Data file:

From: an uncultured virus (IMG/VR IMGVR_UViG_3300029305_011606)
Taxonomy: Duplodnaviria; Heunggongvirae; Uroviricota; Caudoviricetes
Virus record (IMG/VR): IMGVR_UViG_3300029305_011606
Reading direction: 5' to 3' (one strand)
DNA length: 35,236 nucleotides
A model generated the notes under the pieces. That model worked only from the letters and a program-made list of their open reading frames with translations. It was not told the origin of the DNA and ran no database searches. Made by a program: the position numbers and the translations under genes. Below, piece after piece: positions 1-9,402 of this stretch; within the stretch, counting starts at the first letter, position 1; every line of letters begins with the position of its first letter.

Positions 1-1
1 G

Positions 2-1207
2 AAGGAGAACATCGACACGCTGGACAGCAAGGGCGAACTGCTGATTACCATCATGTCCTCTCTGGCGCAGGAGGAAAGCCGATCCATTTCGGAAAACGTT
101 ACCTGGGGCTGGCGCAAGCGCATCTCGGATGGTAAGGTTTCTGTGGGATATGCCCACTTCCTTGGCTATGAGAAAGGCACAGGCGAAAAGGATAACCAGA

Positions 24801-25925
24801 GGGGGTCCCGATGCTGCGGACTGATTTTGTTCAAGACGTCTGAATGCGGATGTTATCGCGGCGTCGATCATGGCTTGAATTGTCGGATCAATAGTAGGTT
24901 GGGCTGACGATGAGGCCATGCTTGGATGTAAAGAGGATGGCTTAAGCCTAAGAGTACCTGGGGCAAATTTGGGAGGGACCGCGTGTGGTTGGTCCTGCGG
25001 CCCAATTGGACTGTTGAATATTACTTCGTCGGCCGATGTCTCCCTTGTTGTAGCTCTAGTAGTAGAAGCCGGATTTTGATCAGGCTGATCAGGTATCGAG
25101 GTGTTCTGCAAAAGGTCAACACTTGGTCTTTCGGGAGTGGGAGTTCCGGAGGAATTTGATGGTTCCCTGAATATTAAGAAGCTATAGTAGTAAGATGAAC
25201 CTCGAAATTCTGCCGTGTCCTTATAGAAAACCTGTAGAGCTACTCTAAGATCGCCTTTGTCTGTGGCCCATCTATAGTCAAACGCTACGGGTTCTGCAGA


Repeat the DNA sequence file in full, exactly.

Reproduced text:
From: an uncultured virus (IMG/VR IMGVR_UViG_3300029305_011606)
Taxonomy: Duplodnaviria; Heunggongvirae; Uroviricota; Caudoviricetes
Virus record (IMG/VR): IMGVR_UViG_3300029305_011606
Reading direction: 5' to 3' (one strand)
DNA length: 35,236 nucleotides
A model generated the notes under the pieces. That model worked only from the letters and a program-made list of their open reading frames with translations. It was not told the origin of the DNA and ran no database searches. Made by a program: the position numbers and the translations under genes. Below, piece after piece: positions 1-9,402 of this stretch; within the stretch, counting starts at the first letter, position 1; every line of letters begins with the position of its first letter.

Positions 1-1
1 G

Positions 2-1207
2 AAGGAGAACATCGACACGCTGGACAGCAAGGGCGAACTGCTGATTACCATCATGTCCTCTCTGGCGCAGGAGGAAAGCCGATCCATTTCGGAAAACGTT
101 ACCTGGGGCTGGCGCAAGCGCATCTCGGATGGTAAGGTTTCTGTGGGATATGCCCACTTCCTTGGCTATGAGAAAGGCACAGGCGAAAAGGATAACCAGA

Positions 24801-25925
24801 GGGGGTCCCGATGCTGCGGACTGATTTTGTTCAAGACGTCTGAATGCGGATGTTATCGCGGCGTCGATCATGGCTTGAATTGTCGGATCAATAGTAGGTT
24901 GGGCTGACGATGAGGCCATGCTTGGATGTAAAGAGGATGGCTTAAGCCTAAGAGTACCTGGGGCAAATTTGGGAGGGACCGCGTGTGGTTGGTCCTGCGG
25001 CCCAATTGGACTGTTGAATATTACTTCGTCGGCCGATGTCTCCCTTGTTGTAGCTCTAGTAGTAGAAGCCGGATTTTGATCAGGCTGATCAGGTATCGAG
25101 GTGTTCTGCAAAAGGTCAACACTTGGTCTTTCGGGAGTGGGAGTTCCGGAGGAATTTGATGGTTCCCTGAATATTAAGAAGCTATAGTAGTAAGATGAAC
25201 CTCGAAATTCTGCCGTGTCCTTATAGAAAACCTGTAGAGCTACTCTAAGATCGCCTTTGTCTGTGGCCCATCTATAGTCAAACGCTACGGGTTCTGCAGA